philosophy, medieval

philosophy, medieval
   In some ways the medieval period was the high point for Christian philosophy: the vast majority of (Western) philosophers were Christians and all were theists. There was no professional disciplinary boundary between theology and philosophy, and it was not only permissible, but expected, that philosophers should appeal to the truth of the Christian faith in their work in other areas. Indeed, for many the philosophical impulse was the impulse to understand the faith and defend it. Anselm's phrase 'fides quaerens intellectum' ('faith seeking understanding') sums up the spirit of much medieval philosophy. It is somewhat arbitrary where to begin the epoch of medieval philosophy: Augustine (354-430) and Boethius (c. 480-c. 526) are often used as starting points, but perhaps they are best viewed as belonging to antiquity rather than to the Middle Ages, and it is perhaps best to think of Anselm (1033-1109) as the first great medieval philosopher. The greatest period of medieval philosophy was in the thirteenth century, which saw not only the greatest medieval philosopher, Thomas Aquinas (c. 1225-74), but also Bonaventure (c. 1217-74) and, towards the end of the century, Duns Scotus (c. 1266-1308).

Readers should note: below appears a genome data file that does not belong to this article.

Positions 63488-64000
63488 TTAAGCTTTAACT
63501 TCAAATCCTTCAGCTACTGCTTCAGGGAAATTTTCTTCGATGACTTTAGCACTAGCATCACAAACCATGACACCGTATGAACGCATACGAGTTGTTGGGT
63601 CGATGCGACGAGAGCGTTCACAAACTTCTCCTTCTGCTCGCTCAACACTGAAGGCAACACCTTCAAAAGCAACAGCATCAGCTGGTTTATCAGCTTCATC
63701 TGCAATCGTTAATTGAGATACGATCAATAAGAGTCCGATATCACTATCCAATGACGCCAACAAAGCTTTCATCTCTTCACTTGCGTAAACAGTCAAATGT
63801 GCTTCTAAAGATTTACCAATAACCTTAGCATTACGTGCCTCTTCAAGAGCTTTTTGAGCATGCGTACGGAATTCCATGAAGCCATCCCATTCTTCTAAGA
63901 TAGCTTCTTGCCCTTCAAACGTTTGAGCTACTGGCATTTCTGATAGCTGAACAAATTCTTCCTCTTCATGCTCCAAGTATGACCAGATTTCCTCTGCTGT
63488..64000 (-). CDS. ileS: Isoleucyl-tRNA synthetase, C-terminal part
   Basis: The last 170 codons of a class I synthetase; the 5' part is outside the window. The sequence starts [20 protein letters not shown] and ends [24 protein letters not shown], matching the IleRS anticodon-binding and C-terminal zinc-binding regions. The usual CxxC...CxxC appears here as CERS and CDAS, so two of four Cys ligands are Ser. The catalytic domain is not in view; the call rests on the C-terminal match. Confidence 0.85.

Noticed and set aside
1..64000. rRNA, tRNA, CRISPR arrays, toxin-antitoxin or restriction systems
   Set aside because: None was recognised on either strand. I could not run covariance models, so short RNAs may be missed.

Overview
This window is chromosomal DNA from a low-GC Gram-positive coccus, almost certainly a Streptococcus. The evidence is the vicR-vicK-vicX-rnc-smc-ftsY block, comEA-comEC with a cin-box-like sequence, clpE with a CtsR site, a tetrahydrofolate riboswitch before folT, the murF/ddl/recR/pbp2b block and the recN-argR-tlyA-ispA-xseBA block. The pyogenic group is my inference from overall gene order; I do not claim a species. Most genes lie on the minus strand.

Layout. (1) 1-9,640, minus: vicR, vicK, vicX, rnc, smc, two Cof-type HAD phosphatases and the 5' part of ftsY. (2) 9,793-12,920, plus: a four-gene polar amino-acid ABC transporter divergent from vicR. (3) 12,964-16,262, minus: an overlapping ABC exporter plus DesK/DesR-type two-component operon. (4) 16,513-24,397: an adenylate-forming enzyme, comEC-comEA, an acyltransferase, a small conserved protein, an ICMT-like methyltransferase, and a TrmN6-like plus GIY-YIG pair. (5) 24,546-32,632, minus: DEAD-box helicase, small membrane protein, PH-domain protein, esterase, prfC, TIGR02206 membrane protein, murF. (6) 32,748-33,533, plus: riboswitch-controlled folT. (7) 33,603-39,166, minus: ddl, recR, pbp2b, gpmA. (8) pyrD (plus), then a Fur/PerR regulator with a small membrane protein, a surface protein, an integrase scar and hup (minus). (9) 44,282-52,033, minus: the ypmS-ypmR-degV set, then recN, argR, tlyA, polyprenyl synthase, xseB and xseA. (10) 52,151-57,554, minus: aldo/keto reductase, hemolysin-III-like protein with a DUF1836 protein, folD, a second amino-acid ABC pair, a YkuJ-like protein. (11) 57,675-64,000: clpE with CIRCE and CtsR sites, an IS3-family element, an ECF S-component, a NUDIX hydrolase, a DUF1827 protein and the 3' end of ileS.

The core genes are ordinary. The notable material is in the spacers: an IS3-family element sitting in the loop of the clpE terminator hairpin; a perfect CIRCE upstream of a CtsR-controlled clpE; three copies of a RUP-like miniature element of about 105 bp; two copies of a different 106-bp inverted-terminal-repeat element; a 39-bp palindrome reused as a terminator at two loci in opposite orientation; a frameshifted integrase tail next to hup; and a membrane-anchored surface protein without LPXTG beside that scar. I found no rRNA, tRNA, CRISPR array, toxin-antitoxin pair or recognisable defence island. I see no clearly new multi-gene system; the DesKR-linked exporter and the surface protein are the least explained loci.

The major event to which Christian philosophers in the Middle Ages responded was the rediscovery of Aristotle's works; Aquinas represents the acme of the synthesis of Christianity and Aristotelianism. In the century after him William of Ockham (1285-1349) expounded a more nominalistic version of medieval philosophy (conceptualism). The rest of the fourteenth century saw a gradual decline towards Renaissance philosophy in the fifteenth century. Francisco Su´arez (1548-1617) bears the traditional title of 'the last of the scholastics', though his work occurred during a brief revival of the spirit of medieval philosophy after the Middle Ages proper were over.
   Further reading: Armstrong 1967; Copleston 1952; Kenny 2005; Kenny, Kretzmann, Pinborg and Stump 1982; Marenbon 1987, 1988 and 1998

Christian Philosophy . . 2015.

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